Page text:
Tuesday, 11 September 2012

Toads much in evidence

Even though I have had little time to spend working in the garden this summer, I seem to have seen the resident toads more frequently than in previous years. Last thing at night I have often come across one on the gravel path that snakes its way up the garden. Sometimes one can be seen on the patio, where it attracts the passing interest of the dogs and, occasionally, one appears outside the back door causing my heart to skip a beat as I almost tread on its vulnerable form.

The toads have never bred in the garden, the pond perhaps too small and dominated by other amphibians, whose tadpoles would out-compete those of a toad, but they have been ever-present since we moved in here more than a decade ago. There are larger ponds in nearby gardens and these may be the source of the smaller toads that are seen from time to time in the garden, for it is the larger individuals that are most often encountered. The largest of these may well be females, the bigger of the two sexes. The two sexes are fairly similar in appearance, though the warts are less prominent on the female and the toes of the front legs more delicate. Mature males develop characteristic pads on their inner toes during the breeding season, these being used to grip the female.

Common toads are terrestrial in habits for most of the year and seem well adapted to life on land. The garden almost certainly holds sufficient prey to support several toads and I suspect that our resident population is, judging by the sizes encountered, a mixture of immature and mature individuals – maturity is reached three or more years of age in females and two or more in the males. One particular individual must hide up near the shed, for it is often seen here during early evening. Although the background colour of her skin (I think of this particular toad as a female) changes with the light, from dull olive green to a warmer green-brown, she has a characteristically-shaped black splodge behind her right eye. The most colourful feature is the eye, a black horizontal pupil bordered by a yellow-orange iris, which darkens where it meets the horizontal to create a three-dimensional effect and the illusion that the top part of the iris is jutting out like a baseball cap.

Seen close-up, best accomplished by lying prone on the ground next to the toad, the delicate pattern of the warts can also be seen, as can the paratoid glands, positioned behind the eyes. It is from these that the toad can release its foul-tasting toxin. Little wonder the dogs leave them well alone.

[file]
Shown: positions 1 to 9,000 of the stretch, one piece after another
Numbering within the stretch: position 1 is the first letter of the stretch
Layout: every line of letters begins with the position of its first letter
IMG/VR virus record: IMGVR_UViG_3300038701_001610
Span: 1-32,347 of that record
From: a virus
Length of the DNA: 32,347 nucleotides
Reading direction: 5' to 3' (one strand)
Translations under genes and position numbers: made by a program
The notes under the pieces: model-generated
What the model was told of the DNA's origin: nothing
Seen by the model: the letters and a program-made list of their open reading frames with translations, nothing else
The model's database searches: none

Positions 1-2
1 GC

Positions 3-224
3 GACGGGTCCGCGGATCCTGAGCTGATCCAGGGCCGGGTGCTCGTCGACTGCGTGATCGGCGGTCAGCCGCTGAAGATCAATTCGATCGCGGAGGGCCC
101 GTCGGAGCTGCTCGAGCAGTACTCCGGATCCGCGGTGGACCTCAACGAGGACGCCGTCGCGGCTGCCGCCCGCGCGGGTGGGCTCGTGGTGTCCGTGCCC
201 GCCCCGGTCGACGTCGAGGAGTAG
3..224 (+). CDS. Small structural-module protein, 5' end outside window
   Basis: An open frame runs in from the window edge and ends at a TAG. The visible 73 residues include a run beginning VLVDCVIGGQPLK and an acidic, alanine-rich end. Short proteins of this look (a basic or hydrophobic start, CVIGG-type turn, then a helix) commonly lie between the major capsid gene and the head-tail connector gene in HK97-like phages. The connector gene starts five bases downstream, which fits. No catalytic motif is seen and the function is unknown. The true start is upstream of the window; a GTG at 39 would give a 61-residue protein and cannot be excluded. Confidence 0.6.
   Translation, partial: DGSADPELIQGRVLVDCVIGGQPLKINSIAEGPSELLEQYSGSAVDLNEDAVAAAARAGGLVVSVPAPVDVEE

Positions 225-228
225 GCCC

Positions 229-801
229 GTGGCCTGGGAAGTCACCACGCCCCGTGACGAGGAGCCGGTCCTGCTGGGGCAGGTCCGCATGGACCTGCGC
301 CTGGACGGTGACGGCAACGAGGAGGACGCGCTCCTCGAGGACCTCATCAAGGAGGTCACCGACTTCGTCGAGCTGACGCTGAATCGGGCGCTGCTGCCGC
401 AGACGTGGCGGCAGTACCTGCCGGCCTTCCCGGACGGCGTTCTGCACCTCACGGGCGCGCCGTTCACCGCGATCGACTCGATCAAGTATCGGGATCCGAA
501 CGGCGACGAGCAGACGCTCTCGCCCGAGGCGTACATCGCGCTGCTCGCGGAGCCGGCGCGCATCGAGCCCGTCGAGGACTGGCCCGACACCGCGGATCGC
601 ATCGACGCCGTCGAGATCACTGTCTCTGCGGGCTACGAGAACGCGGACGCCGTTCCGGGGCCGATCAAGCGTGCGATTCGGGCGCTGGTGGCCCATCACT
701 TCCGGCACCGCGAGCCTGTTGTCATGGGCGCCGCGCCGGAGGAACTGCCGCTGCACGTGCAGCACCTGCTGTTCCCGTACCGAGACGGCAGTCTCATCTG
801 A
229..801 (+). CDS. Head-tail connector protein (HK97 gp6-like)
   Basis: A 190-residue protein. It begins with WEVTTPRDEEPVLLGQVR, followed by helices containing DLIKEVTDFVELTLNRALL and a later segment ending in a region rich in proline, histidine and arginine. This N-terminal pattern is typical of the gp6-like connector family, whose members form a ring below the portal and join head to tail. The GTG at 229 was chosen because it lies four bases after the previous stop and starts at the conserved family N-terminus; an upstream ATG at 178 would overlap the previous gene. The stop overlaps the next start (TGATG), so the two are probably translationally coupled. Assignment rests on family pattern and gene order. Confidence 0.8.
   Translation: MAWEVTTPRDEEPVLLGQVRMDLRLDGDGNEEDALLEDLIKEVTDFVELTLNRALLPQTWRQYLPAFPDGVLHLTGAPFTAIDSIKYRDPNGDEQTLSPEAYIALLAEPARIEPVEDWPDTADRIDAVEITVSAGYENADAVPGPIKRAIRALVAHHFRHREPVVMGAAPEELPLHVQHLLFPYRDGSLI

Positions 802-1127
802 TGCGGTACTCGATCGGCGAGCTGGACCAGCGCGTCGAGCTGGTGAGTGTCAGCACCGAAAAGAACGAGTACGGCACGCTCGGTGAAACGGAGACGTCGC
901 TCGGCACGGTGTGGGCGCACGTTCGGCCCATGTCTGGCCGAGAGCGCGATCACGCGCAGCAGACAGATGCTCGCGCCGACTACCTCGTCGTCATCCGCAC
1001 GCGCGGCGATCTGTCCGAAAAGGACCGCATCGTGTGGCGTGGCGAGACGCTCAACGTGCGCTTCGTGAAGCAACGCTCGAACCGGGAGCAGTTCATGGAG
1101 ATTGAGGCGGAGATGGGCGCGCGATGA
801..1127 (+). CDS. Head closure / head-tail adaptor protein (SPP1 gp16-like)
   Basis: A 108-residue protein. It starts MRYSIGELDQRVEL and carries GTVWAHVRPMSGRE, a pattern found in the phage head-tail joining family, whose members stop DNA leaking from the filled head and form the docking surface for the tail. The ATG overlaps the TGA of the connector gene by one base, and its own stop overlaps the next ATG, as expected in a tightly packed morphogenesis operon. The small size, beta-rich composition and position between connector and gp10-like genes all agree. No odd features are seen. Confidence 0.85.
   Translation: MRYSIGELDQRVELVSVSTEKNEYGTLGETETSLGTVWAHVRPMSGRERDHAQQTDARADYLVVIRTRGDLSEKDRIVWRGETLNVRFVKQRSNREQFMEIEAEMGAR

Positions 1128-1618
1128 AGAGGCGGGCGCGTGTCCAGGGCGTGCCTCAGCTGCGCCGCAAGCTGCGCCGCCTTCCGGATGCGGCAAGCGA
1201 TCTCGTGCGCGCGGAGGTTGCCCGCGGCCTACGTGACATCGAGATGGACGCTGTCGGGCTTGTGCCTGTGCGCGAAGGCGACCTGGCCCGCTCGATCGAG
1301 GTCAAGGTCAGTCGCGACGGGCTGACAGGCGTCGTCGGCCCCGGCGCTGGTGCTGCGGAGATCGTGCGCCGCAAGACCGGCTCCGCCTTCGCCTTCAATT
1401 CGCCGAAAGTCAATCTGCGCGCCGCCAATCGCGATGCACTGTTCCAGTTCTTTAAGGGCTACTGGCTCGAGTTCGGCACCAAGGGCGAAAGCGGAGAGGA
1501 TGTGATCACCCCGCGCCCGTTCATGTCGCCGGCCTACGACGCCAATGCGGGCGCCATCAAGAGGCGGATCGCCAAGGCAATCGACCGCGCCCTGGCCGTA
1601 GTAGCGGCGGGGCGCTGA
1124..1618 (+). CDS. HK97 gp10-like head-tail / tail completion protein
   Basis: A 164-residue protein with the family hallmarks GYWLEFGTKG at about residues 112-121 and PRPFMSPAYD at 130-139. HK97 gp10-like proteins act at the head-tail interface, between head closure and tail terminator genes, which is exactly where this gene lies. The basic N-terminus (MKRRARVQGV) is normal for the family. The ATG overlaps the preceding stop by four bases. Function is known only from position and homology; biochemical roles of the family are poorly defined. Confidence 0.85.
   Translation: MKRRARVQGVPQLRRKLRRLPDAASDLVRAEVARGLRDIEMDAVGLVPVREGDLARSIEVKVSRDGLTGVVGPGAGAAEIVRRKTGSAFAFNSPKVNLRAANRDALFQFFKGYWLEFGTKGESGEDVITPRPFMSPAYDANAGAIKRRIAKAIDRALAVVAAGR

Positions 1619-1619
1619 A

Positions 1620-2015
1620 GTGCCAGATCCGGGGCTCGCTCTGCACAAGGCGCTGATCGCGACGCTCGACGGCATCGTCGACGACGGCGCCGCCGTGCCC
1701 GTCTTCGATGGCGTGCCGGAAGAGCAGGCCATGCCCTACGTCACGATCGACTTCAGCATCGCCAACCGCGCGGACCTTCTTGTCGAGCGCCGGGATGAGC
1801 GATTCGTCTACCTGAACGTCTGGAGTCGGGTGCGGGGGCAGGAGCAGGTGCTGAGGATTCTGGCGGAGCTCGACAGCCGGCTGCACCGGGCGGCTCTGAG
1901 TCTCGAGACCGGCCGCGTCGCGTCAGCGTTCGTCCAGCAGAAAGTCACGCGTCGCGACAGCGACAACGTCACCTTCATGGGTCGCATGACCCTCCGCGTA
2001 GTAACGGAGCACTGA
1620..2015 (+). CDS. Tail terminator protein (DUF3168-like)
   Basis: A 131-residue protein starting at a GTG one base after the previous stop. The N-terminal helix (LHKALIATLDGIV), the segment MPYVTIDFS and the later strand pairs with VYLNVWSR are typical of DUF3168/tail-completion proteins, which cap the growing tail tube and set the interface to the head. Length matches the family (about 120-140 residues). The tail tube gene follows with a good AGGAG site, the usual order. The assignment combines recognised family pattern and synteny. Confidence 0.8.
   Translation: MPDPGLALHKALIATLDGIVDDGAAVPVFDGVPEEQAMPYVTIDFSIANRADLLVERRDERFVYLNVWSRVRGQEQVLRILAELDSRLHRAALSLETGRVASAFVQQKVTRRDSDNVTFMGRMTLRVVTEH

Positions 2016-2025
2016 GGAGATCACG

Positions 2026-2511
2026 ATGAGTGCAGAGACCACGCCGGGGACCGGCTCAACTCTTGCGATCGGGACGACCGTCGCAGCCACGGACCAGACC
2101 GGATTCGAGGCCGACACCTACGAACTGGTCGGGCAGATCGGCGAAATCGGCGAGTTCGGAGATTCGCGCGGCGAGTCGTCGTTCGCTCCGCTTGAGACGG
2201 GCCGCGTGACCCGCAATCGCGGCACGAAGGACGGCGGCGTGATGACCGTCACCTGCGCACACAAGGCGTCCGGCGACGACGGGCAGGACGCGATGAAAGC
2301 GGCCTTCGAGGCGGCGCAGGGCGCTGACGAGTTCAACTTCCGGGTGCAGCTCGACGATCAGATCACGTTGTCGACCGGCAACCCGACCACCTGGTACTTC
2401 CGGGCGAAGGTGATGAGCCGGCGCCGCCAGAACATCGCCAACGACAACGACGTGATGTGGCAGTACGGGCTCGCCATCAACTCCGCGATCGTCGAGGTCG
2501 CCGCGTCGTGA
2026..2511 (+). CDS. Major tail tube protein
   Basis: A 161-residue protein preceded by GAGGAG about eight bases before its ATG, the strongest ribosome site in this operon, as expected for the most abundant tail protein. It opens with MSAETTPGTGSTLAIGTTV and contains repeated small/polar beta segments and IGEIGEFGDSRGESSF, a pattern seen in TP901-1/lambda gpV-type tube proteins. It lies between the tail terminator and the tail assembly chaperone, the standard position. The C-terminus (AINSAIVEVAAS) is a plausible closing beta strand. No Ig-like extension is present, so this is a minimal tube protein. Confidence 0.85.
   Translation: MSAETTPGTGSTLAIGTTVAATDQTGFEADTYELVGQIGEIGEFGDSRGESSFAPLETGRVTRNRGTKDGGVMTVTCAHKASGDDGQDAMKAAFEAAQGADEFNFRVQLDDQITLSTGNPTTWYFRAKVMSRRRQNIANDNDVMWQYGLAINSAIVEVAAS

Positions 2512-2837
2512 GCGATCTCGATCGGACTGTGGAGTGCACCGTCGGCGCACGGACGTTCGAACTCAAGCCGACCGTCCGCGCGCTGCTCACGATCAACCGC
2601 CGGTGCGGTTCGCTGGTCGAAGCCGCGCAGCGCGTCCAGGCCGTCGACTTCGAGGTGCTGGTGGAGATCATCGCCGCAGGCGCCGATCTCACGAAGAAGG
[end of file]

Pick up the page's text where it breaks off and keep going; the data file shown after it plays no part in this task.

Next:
Monday, 10 September 2012

Tottering along the water's edge

A scatter of showers has been passing through all morning, some skirting the surrounding hills but others rolling overhead to deliver waves of heavy, slanting rain. With each approaching shower the wind lifts, white tufts are created on the now rippling water and wading birds are buffeted as they halt their southward journeys to feed from the gleaming mud. I am in Rutland and this particular lagoon provides one of the few opportunities in the county for passing waders to stopover and feed. There’s also a good chance of osprey and an even better chance of hobby.

Tucked, as I am, into the corner of a distant hide I have only occasional company. There is none of the blokey banter than can plague birdwatching trips to more popular sites, with the endless ramblings of those keen to tell you what they have seen at other sites and in other countries. I can enjoy the birds alone, selfishly undisturbed. Out front, hirundines rake the air, while terns drop to pluck food from the water’s surface and dunlin and snipe haunt the margins. Two Egyptian geese look wildly out of place, perched on one of the osprey nest platforms, but perhaps this scene is closer to that of their Africa homeland than the ornamental lakes and stately home backdrops of their adopted Norfolk stronghold.

A brief, ringing call alerts me to the presence of a greenshank. Scanning with my binoculars I catch sight of the bird as it flies in to land just 20 metres distant, the spear-tip of white that extends from the rump up the back, bright against the darkening sky. The bird moves across the mud, tottering on exaggerated legs and with head facing into the wind. Every now and then it tacks left or right, head still down and forward, buffeted but never unbalanced.

The greenshank is a passage visitor to Rutland, perhaps from breeding grounds in northern Britain or, more likely, from further afield. This is a species of lonely uplands and forested marshes, a bird that moves south from late summer onwards, wintering in southern Britain, Continental Europe and on into Africa. Most of those passing through eastern England will have begun their journey in Scandinavia and be heading for West Africa. The earliest of the birds to be on the move will have been underway in late July but pasage will continue into November, making this a protracted period of autumn migration. I am sure that I will catch up with more of these elegant birds as the year tips towards it end but for now this individual has my full attention. It is a wonderful bird, understated and quietly elegant.